The Plastic Safety Net: Americans running up credit card debt to make ends meet

Facing unemployment, out-of-pocket medical bills, and a fast-disappearing ladder out of poverty, low- and middle-income Americans are using credit cards to meet basic needs like rent, groceries, and utilities.

The Plastic Safety Net: Findings from the 2012 National Survey on Credit Card Debt of Low- and Middle-Income Households | Demos

Since 2008, working families have done everything they can to get by – changing spending habits, paying down debt, taking on 2nd (or 3rd jobs), digging into savings and retirement funds, and even cutting back on medical care – but they’re still falling behind.

According to a new report released by Demos, the average credit card debt among Americans who carried a balance on their credit card for at least three months is $7,145, largely driven by unemployment and skyrocketing out of pocket medical bills.

The “plastic safety net” is the final refuge for increasing numbers of families who have seen prices for food, gas and health care increase while wages haven’t kept up. Economic productivity is up overall, but median family net worth has dropped to levels not seen since the early 90s. Corporate profits have never been higher as budgets for state and local public services have been slashed across the country.

But there is a way out. It starts by building economic security from the bottom up – through a stronger minimum wage, guaranteed health and retirement benefits, and wide access to affordable education and retraining.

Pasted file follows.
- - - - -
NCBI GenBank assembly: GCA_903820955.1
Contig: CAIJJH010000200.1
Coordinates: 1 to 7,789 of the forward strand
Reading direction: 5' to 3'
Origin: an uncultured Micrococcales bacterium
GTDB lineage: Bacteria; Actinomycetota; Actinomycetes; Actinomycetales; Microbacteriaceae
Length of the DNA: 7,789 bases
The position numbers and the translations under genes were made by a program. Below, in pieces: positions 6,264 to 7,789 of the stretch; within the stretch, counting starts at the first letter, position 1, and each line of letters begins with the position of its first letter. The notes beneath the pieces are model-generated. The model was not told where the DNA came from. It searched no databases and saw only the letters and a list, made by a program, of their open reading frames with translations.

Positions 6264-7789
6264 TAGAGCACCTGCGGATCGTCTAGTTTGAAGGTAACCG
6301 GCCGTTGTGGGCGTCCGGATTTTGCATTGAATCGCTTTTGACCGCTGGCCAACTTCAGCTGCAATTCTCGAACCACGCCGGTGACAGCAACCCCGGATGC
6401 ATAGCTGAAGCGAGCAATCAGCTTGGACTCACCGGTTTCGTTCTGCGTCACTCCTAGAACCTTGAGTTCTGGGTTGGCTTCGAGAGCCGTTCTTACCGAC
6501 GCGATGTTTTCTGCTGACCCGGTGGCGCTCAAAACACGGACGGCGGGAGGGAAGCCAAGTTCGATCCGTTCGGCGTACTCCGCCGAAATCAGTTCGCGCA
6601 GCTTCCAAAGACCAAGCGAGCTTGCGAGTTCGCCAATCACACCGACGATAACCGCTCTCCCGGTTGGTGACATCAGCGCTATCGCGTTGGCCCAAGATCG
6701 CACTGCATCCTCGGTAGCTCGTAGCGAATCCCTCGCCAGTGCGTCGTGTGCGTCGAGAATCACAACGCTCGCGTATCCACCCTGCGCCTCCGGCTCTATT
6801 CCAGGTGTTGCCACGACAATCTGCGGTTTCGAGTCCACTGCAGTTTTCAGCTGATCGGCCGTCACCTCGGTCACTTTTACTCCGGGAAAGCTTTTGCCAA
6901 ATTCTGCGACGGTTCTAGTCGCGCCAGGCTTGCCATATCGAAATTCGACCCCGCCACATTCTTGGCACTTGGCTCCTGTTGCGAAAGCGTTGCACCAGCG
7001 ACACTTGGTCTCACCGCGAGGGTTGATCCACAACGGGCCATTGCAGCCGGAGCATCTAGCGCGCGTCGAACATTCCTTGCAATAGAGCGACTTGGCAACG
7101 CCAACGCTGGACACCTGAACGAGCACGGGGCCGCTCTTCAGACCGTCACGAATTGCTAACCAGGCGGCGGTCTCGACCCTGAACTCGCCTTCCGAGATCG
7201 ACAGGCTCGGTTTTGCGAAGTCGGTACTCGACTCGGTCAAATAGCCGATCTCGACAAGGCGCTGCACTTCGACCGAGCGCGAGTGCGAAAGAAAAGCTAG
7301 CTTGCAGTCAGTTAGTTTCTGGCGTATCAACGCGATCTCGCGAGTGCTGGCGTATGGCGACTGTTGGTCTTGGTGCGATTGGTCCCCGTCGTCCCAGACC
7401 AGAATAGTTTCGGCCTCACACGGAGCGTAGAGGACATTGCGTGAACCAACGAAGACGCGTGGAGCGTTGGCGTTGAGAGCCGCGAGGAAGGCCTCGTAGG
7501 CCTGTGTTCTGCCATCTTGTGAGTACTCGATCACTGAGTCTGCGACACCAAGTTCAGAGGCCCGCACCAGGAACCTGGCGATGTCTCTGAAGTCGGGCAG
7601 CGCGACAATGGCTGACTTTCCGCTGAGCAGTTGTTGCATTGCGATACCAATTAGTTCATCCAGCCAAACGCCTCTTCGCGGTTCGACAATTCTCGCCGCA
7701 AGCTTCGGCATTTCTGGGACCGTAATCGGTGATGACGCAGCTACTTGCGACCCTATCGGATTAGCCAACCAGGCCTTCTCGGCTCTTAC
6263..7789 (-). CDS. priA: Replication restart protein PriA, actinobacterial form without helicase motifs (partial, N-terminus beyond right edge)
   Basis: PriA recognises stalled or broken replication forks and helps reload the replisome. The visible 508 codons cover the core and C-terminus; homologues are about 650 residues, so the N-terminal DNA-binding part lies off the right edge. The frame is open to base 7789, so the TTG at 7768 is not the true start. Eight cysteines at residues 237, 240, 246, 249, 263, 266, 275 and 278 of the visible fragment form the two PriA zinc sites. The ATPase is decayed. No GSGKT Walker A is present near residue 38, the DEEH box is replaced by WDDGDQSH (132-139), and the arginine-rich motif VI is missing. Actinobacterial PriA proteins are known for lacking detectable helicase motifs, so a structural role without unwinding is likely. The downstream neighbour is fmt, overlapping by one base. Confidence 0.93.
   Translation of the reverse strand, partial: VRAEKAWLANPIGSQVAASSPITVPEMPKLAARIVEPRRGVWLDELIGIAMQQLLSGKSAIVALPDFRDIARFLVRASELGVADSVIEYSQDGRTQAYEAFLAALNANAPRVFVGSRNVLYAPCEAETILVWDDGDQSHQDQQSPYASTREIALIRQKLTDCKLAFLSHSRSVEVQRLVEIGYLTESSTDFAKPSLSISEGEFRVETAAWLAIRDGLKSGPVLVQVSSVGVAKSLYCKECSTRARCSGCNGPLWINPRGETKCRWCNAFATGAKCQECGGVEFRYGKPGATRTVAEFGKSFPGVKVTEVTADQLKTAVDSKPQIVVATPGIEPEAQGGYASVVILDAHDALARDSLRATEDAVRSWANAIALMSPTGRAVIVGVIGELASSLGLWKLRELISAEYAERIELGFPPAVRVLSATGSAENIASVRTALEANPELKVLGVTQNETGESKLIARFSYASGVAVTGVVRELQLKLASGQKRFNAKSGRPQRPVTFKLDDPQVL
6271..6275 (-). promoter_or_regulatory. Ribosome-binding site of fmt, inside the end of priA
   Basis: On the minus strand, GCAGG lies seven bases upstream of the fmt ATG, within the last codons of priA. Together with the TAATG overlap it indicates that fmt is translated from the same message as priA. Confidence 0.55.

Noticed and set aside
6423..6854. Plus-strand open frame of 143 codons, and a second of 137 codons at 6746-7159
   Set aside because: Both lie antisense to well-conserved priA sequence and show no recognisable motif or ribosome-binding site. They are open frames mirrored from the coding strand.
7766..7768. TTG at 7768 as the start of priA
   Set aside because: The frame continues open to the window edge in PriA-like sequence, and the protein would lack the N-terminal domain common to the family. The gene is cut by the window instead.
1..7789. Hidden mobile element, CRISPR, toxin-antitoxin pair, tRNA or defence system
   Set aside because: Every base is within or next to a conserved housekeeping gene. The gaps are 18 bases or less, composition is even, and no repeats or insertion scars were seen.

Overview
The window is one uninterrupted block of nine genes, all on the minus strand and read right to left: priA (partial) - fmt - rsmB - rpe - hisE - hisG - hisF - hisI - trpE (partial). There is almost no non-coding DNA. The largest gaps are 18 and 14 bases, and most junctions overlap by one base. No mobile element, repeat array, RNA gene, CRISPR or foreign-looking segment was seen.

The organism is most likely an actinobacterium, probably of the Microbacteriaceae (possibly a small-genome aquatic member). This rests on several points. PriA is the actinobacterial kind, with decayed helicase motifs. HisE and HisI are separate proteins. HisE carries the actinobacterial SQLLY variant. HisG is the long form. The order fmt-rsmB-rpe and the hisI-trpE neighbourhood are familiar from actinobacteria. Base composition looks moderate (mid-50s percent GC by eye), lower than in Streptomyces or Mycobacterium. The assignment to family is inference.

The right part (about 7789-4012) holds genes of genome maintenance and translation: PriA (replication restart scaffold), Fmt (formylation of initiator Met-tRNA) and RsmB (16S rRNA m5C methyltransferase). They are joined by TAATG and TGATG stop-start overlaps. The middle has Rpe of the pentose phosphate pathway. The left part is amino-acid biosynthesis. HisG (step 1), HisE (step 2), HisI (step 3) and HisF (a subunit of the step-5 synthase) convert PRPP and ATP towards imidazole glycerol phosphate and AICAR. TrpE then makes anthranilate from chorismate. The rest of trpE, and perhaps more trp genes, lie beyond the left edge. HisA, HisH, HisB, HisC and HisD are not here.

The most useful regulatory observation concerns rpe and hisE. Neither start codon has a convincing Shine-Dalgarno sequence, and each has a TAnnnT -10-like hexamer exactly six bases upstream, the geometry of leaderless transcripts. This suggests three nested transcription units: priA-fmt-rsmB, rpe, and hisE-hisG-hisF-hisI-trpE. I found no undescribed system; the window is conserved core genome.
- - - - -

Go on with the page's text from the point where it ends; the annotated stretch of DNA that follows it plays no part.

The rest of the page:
Sound public policies that support economic opportunity for all – instead of tax breaks for the 1% or wealthy corporations – will allow American families to throw away the plastic crutch, and stand on sound financial footing.

~ By Ashwin Warrior, EOI Intern

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Posted in An Inclusive Economy

Comments

  1. Denise says:

    The article states that the “way out…is through a stronger minimum wage, guaranteed health and retirement benefits, and wide access to affordable education and retraining.”

    My team and I think the way out includes wide access to affordable health as well as educating and engaging patients regarding health issues. Give people options and transparency with health and this will start result in less stress on the family budget.

    Denise and the Sprig Health Team

    • Hi Denise – Improving access to affordable health care will certainly make it easier for patients to learn about potential health issues and promote more preventative care in general. But I’m curious: you say “give people options and transparency”, without defining what those words would mean in a health care context. Can you be more specific? ~Aaron

      • Denise says:

        Hi Aaron –

        Options may include a list of medical professionals that could treat you along with their locations, times, and potentially ratings. Leveraging technology to simplify this process will reduce the leg work involved. Imagine if you could go to a website and see different doctors specialties, services, locations, and schedule availability. It’s almost like a marketplace to select a provider/practice within an insurance exchange, or, for uninsured cash-paying customers, just a stand alone marketplace.

        Transparency means knowing what you are going to pay before you enter a health facility. Although some services like lab tests and imaging services may increase the bill in the end, why can’t people see how much traditional services are before they see a medical professional?

        The root of the problem is that health is costly. It’s my premise that enabling greater transparency and providing more options will not only help control costs, but also create more positive experiences in health care.

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